Above: Presidential candidate Marianne Williamson founded Project Angel Food in1989. Since then, the group has served over 11.5 million meals free of charge to more than 20,000 people affected by life-threatening illnesses.
Williamson recently received blowback when activists allege she is suggesting that prayer and meditation is an adequete replacement for medication. In a May 1 tweet, she responded: “Just to be clear: when a spiritual support group leader prays or meditates with a patient, it is NOT meant as a substitute for medicine. In today’s world, an integrative approach to healing includes a spiritual component. The mind-body connection is not some wacky or voodoo idea.”
Williamson further reflects with Plus, saying that a giving spirit is an American trait. “Americans are very good at showing up for each other after a tragedy has already occurred, but we need to show up with greater love for each other so as to prevent many tragedies from occurring.”
Today, Project Angel Food has served over 11 million meals. Williamson went on to cofound The Peace Alliance in 2004. One of the platforms that sets her apart from other 2020 candidates is her call for the creation of a U.S. Department of Peace, which will focus on peacebuilding across all sectors.
During Donald Trump’s State of the Union speech, he vowed to end the HIV epidemic by the year 2030. When asked if that’s possible, Williamson tells Plus, “Of course, [but] the issue is whether or not there’s moral equivocation on the part of our leaders.”
“We are experiencing challenges,” she explains, “Because we have basically transitioned from a government that prizes the concept of ‘of the people, by the people, and for the people,’ to a government that basically has become ‘of a few of the people, by few of the people, and for few of the people of multinational corporate corporations, by multinational corporations, and for multinational corporations.’ Our government at this time has become a system of failed aristocracy. It does more to advocate for short-term process for multinational corporations than it does to advocate for the people of the United States and the people of the world and of the planet on which we live.”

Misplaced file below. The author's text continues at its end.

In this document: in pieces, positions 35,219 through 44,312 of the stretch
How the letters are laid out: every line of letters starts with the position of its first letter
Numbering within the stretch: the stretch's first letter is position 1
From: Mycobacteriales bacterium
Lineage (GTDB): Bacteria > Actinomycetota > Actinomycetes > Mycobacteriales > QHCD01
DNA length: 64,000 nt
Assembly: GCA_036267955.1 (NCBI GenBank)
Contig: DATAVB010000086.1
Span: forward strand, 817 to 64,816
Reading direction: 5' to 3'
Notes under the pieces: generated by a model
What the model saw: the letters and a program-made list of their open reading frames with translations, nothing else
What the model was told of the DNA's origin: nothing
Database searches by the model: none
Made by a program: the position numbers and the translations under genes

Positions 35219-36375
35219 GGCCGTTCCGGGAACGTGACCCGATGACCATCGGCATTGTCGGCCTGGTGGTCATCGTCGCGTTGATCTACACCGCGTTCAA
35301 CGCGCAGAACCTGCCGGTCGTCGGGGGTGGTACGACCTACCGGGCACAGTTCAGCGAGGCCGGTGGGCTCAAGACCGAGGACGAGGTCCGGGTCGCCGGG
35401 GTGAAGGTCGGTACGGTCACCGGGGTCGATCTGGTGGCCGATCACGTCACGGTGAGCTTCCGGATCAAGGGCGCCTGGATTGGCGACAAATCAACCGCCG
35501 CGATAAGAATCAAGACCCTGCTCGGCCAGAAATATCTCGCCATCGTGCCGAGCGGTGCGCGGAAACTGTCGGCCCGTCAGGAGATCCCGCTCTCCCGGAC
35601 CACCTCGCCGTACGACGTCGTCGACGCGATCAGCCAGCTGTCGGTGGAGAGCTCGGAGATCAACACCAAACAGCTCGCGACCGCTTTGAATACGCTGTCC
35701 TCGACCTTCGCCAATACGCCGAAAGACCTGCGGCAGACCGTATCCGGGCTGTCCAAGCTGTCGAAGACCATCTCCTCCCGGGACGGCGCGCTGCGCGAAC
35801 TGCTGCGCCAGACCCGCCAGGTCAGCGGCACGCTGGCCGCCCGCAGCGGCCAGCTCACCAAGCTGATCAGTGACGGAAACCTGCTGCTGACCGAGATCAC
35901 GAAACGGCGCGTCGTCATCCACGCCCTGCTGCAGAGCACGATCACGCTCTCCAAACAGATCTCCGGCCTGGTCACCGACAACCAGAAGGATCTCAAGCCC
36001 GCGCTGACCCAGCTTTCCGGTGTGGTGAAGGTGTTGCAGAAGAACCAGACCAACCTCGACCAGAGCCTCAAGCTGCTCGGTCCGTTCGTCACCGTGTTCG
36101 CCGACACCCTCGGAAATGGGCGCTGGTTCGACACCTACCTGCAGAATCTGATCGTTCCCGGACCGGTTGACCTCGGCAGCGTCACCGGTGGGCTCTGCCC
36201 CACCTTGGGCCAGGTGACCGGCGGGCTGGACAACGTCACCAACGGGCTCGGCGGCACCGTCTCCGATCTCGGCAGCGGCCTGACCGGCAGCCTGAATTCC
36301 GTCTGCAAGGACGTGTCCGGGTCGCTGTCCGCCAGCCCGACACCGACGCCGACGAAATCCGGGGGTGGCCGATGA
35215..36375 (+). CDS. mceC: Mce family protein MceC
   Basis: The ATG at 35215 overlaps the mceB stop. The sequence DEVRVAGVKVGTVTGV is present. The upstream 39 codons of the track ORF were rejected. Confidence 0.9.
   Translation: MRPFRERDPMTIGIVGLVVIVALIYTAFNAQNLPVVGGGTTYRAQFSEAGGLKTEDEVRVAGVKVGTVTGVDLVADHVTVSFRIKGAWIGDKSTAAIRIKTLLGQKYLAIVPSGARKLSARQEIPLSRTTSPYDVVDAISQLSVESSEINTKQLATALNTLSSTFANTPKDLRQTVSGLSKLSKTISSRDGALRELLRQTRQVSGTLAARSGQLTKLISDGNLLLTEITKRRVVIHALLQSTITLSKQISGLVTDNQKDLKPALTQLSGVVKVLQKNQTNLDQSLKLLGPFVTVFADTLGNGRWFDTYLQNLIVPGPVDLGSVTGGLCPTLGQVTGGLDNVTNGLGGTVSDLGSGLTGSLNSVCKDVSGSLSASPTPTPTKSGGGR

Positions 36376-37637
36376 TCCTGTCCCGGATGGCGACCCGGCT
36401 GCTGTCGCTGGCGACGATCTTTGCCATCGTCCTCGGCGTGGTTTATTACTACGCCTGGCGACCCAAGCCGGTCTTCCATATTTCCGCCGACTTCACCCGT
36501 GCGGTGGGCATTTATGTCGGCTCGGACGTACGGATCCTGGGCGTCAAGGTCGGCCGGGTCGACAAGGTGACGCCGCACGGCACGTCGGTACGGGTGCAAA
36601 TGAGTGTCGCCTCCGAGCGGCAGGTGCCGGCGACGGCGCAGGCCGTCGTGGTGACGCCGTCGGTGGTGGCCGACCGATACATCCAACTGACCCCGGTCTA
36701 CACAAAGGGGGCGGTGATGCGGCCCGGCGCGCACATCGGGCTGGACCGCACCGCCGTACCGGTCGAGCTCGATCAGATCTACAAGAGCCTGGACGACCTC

“So when you say, ‘Is it possible?’ Of course, it’s possible. It’s called money. For a country, as much as for an individual, how you spend your money is an expression of your values. So, what does money translate into with AIDS policy? It translates into more science, more scientific research, more medicine, more doctors. It’s not a mystery here, so when you have a $2 trillion dollar tax cut, where 83 cents of every dollar went to the very richest corporations and individuals... then what you’re doing is squeezing a huge amount of public treasury into the hands of a very few people, leaving less and less money available for the humanitarian and deeply democratic causes that would truly enable people to thrive.”
Williamson is also proposing reparations for slavery, something she’s been fighting for since the 1990s. As president, she says she would create a council of slavery reparations and establish a board of trustees, which would be entrusted with disbersing funds (she recommends between $200 and $500 billion) over a period of 20 years, with the stipulation that the money be used for projects of economic and educational renewal for Black communities throughout the country.
And she thinks we need to spend more time learning our history, so we aren’t doomed to repeat it. “Just as part of the agreement between Germany and the Jews after World War II was to guarantee Holocaust education, I believe the United States owes it to our children and to our future that every American child grows up with a deeper level of understanding [of] American history,” adding, “We have 11 states that don’t even require half a year of American history, civics, and government, and that’s dangerous in a democracy. If people do not learn as children what the Bill of Rights is, then how does that person grow up to be someone who’s appalled when the Bill of Rights is under assault?”